The U.S. should face international investigation surrounding the loss of original film footage showing the moon landings between 1969 and 1972, a Russian spokesman said. The international probe shall also look into the scenarios that resulted to a chunk of the lunar rock obtained from these moon missions, that went missing.
The mystery of the U.S. moon landings between 1969 and 1972
“We are not contending that they did not fly [to the moon], and simply made a film about it. But all of these scientific — or perhaps cultural — artifacts are part of the legacy of humanity, and their disappearance without a trace is our common loss. An investigation will reveal what happened,” Vladimir Markin, Russia’s spokesman for its government’s Investigative Committee, wrote in Izvestia newspaper as translated by The Moscow Times.
Markin was furious about how the U.S. launched an international probe against FIFA officials, leading to debates whether Russia shall retain its role as host of the 2018 World Cup. He said that the “U.S. prosecutors having declared themselves the supreme arbiters of international football affairs” shall also face investigation of its dark past surrounding man’s first landing on moon.
Original film footage lost
NASA admitted in 2009 that the original footage of the historical landing of man on the moon was lost and that what it can also show the public is the remastered version of the lost footage.
In July 2009, NASA released a restored video of the live television broadcast of the Apollo 11 moonwalk. The video, a montage of all footage from different networks, was released in celebration of the fortieth anniversary of the moon landing.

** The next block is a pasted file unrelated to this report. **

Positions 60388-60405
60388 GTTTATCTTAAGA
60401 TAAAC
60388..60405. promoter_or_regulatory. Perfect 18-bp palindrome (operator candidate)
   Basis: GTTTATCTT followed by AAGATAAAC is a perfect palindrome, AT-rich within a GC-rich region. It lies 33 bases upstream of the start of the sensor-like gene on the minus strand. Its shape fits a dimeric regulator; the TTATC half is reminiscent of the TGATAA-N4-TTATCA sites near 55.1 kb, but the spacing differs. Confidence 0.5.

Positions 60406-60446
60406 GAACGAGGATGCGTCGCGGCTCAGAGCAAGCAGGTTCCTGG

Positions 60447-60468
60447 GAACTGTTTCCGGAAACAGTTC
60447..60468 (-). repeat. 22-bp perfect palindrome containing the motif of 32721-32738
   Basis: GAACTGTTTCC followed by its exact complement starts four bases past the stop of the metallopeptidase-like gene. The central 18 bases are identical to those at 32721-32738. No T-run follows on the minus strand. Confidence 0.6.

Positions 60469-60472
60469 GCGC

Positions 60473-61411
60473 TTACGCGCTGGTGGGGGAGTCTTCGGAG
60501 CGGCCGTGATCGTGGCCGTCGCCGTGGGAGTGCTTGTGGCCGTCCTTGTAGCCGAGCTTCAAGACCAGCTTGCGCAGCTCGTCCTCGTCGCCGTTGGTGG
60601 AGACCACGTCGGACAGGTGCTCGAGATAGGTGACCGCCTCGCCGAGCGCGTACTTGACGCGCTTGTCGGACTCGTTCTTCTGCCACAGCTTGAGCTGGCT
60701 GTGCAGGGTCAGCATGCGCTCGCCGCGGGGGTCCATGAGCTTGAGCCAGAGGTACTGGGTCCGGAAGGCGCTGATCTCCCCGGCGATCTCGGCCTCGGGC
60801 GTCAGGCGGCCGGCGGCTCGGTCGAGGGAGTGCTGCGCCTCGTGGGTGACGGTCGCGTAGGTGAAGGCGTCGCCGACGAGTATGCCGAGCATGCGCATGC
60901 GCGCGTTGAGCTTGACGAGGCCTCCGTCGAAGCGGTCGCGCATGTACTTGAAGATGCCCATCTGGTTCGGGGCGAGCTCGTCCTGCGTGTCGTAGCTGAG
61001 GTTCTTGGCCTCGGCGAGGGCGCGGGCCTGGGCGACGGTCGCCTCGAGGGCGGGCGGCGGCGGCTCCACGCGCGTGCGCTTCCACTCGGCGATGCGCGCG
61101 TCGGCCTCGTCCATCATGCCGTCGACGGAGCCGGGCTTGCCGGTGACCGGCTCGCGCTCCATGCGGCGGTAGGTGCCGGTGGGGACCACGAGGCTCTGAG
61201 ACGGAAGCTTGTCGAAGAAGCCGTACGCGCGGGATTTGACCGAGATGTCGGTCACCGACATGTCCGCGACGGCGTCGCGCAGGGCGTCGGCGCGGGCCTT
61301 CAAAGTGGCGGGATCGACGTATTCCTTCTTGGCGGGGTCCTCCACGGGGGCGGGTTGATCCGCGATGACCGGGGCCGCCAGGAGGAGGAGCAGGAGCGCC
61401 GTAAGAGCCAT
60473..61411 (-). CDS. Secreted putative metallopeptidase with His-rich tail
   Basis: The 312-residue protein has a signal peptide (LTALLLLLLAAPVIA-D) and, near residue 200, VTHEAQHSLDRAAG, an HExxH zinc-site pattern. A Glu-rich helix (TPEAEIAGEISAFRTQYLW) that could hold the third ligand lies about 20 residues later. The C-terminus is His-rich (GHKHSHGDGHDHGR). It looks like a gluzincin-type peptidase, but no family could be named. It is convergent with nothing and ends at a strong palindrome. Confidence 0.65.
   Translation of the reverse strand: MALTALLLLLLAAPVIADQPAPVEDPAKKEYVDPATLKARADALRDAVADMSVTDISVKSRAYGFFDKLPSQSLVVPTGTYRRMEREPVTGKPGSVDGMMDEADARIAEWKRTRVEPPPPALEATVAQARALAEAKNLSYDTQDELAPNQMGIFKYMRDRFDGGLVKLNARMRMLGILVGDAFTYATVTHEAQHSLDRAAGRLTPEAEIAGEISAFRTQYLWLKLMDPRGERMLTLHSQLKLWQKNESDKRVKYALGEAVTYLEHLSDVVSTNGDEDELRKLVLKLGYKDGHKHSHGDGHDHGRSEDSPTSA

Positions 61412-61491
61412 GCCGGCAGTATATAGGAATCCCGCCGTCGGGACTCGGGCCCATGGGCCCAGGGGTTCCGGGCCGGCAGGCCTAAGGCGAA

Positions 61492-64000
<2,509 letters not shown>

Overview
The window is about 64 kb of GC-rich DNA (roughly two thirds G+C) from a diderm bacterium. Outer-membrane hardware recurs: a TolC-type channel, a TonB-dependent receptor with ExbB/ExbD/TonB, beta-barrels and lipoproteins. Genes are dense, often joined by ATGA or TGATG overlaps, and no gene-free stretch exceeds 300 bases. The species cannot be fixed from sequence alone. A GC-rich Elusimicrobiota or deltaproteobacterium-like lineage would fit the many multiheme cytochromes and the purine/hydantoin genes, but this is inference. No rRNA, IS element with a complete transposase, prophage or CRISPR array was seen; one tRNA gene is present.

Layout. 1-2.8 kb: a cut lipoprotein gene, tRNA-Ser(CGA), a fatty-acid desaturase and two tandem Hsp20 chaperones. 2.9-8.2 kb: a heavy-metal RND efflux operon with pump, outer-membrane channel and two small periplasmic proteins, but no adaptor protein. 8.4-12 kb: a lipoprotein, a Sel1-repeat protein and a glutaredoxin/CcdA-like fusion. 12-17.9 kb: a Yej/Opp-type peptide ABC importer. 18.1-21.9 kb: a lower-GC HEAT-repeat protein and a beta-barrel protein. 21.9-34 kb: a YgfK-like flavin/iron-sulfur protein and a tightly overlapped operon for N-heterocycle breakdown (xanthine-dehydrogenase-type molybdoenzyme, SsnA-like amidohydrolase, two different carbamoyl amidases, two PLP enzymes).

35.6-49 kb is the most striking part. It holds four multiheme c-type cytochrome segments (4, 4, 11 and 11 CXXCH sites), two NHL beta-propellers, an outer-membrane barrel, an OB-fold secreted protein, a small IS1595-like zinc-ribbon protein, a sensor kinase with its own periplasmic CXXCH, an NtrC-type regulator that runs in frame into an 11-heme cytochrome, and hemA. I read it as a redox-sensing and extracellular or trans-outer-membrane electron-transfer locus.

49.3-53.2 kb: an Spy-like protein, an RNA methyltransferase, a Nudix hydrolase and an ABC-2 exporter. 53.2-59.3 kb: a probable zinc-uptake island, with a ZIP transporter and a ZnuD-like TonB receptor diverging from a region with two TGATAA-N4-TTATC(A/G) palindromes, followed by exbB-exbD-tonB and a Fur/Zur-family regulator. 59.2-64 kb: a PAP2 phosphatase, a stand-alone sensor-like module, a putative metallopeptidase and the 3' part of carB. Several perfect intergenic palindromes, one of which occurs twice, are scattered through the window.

“A team of Apollo-era engineers, who helped produce the 1969 live broadcast of the moonwalk, acquired the best of the broadcast-format video from a variety of sources for the restoration effort,” NASA announced on July of 2012.
The montage features footage from NASA’s Sydney, Australia video switching center, original broadcast tapes from the CBS News Archive and “kinescopes’ found in film archives at Johnson that had not been viewed for 36 years. NASA had also contracted Lowry Digital of Burbank California, a company that specializes in remastering Hollywood films and videos, in order to compiled videos from different sources into one single film.
The finish product was a montage of 15 restored scenes “representing the most significant moments of the three and half hours that Neil Armstrong and Buzz Aldrin roamed the lunar surface,” NASA said.
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